UnitedFuture leader Peter Dunne's "willing buyer, winning seller" trade over spying laws failed, Labour says.
National has backed off a deal to review the treatment of private communications and metadata as part of an overhaul of privacy and spying laws.
The promise was made to Dunne in return for his crunch support for the controversial Government Communications Security Bureau (GCSB) bill.
At the time he said of the transaction: "When you have a willing buyer and a willing seller, you can always do a deal."
Labour's associate spokesman for the Security Intelligence Service, Grant Robertson, said the trade had "failed".
"New Zealanders are no better off in the protection of their data," Robertson said.
"If you are going to sell your political soul, you need to be more careful that he has been."
Dunne came under fire last year for backing a bill that beefed up the powers of the GCSB, in the wake of an illegal spying scandal.
Metadata from his emails and telephone calls had been supplied to the government-ordered Henry inquiry into the leak of a GCSB report into the scandal. His one vote ensured the legislation passed.
He justified his stance, saying he negotiated a "comprehensive work programme" to update the definition of private communications, including the treatment of metadata, across legislation including the GCSB and SIS Acts, the Crimes Act, and the Search and Surveillance Act. This was to take place as part of a review of 20-year-old privacy laws.
But a package of proposals was announced on Wednesday with no concession to Dunne's concerns.
Justice Minister Judith Collins said the issues listed by Dunne were on hold until work was complete and new privacy legislation was drafted.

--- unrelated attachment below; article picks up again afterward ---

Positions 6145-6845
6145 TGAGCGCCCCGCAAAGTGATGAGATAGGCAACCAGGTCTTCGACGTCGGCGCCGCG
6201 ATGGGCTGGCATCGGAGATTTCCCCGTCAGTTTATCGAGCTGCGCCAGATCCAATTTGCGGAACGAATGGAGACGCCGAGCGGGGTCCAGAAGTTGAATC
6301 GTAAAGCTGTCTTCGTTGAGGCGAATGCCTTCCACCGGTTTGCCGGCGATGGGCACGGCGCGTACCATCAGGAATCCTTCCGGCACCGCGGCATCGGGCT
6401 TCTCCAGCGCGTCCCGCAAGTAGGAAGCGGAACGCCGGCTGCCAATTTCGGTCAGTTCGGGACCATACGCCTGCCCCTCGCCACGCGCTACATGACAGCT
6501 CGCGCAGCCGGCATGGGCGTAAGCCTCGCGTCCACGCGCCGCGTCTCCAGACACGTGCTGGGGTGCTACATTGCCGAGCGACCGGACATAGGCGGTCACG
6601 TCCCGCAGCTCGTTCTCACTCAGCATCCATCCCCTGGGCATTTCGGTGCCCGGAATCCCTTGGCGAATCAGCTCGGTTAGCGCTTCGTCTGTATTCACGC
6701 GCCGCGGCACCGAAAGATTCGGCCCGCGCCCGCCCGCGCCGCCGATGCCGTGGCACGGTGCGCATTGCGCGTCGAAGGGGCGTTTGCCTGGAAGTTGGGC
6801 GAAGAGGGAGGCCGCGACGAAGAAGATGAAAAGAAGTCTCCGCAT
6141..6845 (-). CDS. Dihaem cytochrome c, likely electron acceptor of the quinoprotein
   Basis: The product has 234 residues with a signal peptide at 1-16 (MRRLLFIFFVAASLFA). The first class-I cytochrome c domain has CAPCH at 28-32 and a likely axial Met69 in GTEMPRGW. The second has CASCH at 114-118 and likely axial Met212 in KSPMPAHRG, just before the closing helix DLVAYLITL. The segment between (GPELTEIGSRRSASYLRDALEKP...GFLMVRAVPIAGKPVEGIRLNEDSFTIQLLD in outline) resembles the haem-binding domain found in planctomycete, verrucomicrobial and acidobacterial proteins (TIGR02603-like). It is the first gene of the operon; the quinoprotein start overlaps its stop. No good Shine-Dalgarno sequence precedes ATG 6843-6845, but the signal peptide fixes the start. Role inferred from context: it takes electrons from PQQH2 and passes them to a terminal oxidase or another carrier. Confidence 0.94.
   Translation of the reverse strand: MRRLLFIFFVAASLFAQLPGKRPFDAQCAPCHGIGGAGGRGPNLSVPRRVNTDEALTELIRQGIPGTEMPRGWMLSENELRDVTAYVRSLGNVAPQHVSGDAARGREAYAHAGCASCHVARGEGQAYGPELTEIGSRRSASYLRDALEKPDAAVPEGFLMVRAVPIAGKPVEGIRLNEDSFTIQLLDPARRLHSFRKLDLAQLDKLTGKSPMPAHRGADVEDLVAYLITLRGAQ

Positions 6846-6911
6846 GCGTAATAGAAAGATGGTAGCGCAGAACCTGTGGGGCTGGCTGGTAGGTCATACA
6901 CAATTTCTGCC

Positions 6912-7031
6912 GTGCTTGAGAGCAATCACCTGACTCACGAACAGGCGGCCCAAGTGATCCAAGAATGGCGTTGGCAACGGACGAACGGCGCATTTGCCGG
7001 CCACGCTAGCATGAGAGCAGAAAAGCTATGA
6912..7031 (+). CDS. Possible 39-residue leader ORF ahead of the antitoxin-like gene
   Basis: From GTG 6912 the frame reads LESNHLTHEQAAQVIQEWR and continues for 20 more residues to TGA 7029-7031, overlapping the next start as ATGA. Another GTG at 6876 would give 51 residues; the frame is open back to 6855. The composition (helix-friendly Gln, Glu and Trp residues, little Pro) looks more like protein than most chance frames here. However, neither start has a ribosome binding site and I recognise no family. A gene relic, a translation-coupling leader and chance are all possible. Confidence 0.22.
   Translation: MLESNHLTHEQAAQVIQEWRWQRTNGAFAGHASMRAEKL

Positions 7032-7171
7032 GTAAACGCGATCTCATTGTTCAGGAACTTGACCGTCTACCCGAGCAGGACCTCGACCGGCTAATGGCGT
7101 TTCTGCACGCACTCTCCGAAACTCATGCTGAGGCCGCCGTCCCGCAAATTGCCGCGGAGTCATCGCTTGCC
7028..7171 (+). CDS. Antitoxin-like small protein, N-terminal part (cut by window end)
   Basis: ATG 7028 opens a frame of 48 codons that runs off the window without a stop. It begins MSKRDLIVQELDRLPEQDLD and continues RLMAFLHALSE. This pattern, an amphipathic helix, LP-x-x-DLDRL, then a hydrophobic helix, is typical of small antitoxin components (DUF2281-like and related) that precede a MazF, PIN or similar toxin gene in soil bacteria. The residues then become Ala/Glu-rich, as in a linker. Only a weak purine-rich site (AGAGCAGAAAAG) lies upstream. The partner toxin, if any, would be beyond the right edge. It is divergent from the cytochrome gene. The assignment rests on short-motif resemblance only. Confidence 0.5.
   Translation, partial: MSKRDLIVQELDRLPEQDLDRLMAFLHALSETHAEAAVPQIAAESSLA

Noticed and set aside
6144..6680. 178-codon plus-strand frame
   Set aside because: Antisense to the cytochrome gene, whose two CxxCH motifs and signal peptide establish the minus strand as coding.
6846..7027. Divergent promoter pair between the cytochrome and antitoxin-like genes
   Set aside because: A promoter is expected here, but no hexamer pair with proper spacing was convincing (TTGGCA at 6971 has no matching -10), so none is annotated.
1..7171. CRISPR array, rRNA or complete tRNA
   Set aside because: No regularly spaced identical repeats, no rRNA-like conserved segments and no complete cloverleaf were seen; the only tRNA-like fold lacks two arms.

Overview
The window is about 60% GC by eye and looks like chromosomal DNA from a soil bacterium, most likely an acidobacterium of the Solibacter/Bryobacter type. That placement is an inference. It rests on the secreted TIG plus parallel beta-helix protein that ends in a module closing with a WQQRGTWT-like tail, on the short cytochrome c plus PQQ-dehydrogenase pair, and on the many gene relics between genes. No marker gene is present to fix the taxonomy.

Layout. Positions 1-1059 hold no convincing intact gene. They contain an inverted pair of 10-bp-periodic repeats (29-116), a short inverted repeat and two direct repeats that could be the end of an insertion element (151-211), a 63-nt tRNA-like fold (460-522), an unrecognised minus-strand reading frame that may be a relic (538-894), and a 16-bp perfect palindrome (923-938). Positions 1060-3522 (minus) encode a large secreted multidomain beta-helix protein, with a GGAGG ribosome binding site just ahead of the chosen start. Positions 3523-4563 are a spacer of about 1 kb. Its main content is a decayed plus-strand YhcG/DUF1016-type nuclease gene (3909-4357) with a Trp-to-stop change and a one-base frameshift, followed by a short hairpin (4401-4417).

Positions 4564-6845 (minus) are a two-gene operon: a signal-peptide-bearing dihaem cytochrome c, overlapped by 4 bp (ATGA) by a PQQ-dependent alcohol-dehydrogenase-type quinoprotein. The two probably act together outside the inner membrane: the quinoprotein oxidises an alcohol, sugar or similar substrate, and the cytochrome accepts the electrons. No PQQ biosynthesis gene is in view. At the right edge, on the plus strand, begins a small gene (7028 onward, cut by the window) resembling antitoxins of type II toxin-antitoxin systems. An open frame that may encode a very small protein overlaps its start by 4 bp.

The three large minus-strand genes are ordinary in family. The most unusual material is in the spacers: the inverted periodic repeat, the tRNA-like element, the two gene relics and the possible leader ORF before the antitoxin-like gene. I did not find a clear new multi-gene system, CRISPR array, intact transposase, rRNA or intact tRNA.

Dunne, who was reinstated as a minister in October, said yesterday that he was "not happy" and would raise the matter with Prime Minister John Key.
Robertson said it was "farcical" to say the work was on hold.
"This is a complete failure of leadership in this policy area from the Government.
"It is a continuation of the behaviour that has led the public to no longer trust our security and intelligence agencies and that is why we have been suggesting a review, which is about in a large part rebuilding that trust.
"This is yet another example of why that trust is fading."
It emerged yesterday that spies had made another blunder, going "beyond powers" during a raid linked to an alleged assassination plot.
A former inspector-general of intelligence and security, Andrew McGechan, found an SIS officer overstepped boundaries when questioning former Fiji government minister Rajesh Singh in July 2012. Singh denied involvement in a plot to kill military leader Frank Bainimarama.
Officer A "warned" off Singh, saying such activities would not be tolerated by the Government.
Watchdog McGechan ruled that this kind of "planned disruption" was not within the scope of SIS functions, which were to gather intelligence, not enforce security.
It was "beyond powers", he said, and ordered the SIS to stop until it had sought advice from the Crown Law Office.
Key insisted the SIS "acted lawfully".
"I don't see it as a major."
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